March 31, 2016 at 11:15am

Dr. Sergey Bogza named Director of Millikin-Decatur Symphony Orchestra

Sergey Bogza

Dr. Sergey Bogza, currently the artistic director of the Mesabi Symphony Orchestra in Virginia, Minn., has been named Music Director and Conductor of the Millikin-Decatur Symphony Orchestra (MDSO). Dr. Bogza will assume leadership of the MDSO at the beginning of the fall 2016 semester following the retirement of Dr. Michael Luxner, who has served as conductor since 1996.

An active composer and pianist, Dr. Bogza also serves as music director and conductor of the Willmar Area Symphonic Orchestra in Willmar, Minn. A native of Taganrog, Russia, he earned a Doctor of Musical Arts from the University of Minnesota, Master of Music in Orchestral Conducting from Central Washington University and a Bachelor of Music in Music Education from Portland State University.

"We are very pleased that Sergey will be joining the faculty this fall," said Dr. Stephen Widenhofer, director of the Millikin School of Music. "He will bring great vision, energy and enthusiasm to the culture at the Perkinson Music Center and to the Millikin-Decatur Symphony Orchestra."

Dr. Bogza recently served as guest conductor for the Millikin-Decatur Symphony Orchestra's Young Artist Concert on March 5.

A search committee, consisting of Millikin School of Music faculty, was tasked with selecting conductor applicants who not only exhibited outstanding potential in leading the MDSO, but could also contribute significantly as a teaching faculty member in the School of Music. Randy Reyman, professor of music, served as chairman of the search committee.

"We were extremely happy with our two top candidates, who both possessed the skills to excel in this important position," Reyman said. "Our ultimate selection of Dr. Bogza as the new MDSO music director signals an exciting new chapter in the history of the Millikin-Decatur Symphony Orchestra."

Sergey Bogza

During his time at the University of Minnesota, Dr. Bogza served as assistant conductor for the University Symphony Orchestra, University Opera Theatre and led the Campus Orchestra program. In 2014, Dr. Bogza premiered two American operas, "Sister Carrie and Rosenkrantz," and "Guildenstern" by Grammy Award-winning composers Robert Aldridge and Hershel Garfein. He also led productions of Britten's "A Midsummer Night's Dream and Smetana's "The Bartered Bride."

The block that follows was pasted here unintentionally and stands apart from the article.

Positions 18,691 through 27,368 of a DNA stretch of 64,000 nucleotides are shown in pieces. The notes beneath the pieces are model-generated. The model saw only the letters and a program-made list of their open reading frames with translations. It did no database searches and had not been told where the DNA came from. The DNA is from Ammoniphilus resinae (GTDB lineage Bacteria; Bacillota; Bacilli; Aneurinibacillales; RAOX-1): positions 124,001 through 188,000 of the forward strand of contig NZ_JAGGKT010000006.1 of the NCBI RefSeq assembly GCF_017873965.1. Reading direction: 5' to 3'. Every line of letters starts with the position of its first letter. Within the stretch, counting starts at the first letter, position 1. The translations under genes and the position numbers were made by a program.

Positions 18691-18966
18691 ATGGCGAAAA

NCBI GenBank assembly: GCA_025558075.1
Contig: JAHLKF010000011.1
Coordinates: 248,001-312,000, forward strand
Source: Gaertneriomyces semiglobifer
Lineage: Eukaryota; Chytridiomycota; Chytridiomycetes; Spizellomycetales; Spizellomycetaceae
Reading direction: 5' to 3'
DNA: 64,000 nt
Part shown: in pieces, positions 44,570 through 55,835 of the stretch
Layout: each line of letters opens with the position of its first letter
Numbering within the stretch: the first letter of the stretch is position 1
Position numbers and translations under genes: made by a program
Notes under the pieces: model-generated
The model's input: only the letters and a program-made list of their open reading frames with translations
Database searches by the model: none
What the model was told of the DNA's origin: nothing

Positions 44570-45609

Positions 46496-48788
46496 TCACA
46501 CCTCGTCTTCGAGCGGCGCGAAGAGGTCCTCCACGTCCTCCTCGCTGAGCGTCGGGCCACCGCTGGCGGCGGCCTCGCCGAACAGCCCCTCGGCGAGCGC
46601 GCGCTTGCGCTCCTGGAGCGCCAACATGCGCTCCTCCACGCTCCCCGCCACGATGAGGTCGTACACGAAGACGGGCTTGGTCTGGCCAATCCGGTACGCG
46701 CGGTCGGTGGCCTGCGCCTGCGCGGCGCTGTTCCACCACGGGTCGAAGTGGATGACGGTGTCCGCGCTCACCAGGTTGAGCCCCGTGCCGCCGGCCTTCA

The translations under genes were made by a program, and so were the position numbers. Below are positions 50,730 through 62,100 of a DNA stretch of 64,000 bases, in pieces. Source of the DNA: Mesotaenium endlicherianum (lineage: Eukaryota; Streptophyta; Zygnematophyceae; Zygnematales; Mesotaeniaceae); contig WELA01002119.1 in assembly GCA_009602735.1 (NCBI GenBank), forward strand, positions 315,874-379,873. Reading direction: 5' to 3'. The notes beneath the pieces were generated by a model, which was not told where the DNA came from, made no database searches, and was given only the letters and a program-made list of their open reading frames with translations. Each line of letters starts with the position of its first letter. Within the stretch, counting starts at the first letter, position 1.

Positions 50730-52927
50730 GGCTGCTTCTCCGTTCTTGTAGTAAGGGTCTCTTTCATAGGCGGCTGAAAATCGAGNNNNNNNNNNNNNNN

Prior to the University of Minnesota, Dr. Bogza was music director of the Heartland Symphony Orchestra, Hyperion Singers, and was an assistant conductor and graduate instructor at Central Washington University. Dr. Bogza has been invited to conduct the Berlin Sinfonietta and the Cincinnati Conservatory of Music Orchestras, and has conducted the Discovery Series at the Oregon Bach Festival for three consecutive years.

"It is an incredible privilege to join the Millikin University faculty at the School of Music," Dr. Bogza said. "Leading the Millikin-Decatur Symphony Orchestra and working with the excellent students, faculty, staff and the tremendous people of the Orchestra Guild is a special opportunity. I hope that our mutual work will inspire, educate and expose new audiences to the exciting world of orchestral music. I look forward to serving Decatur and its surrounding communities."

Sergey Bogza

In addition to his work on the podium, Dr. Bogza is an internationally recognized composer. With over 40 compositions and arrangements, his works have been performed across the U.S. and featured at the New Music Festival in Kazan, Russia. His composition "Remember" premiered in 2013, and has since been performed in Germany and Russia.

Randy Reyman noted, "The energy and expertise he brings to the podium will help our orchestra move forward into a bright future, building upon the standard of excellence which the orchestra has enjoyed under Dr. Luxner's leadership."

Millikin University's School of Music develops the whole musician – artistically, intellectually, technically – through the integration of theory and practice in an environment where students become active learners through their relationships with faculty, who themselves continue to grow as artists, scholars, and teachers. For more information, visit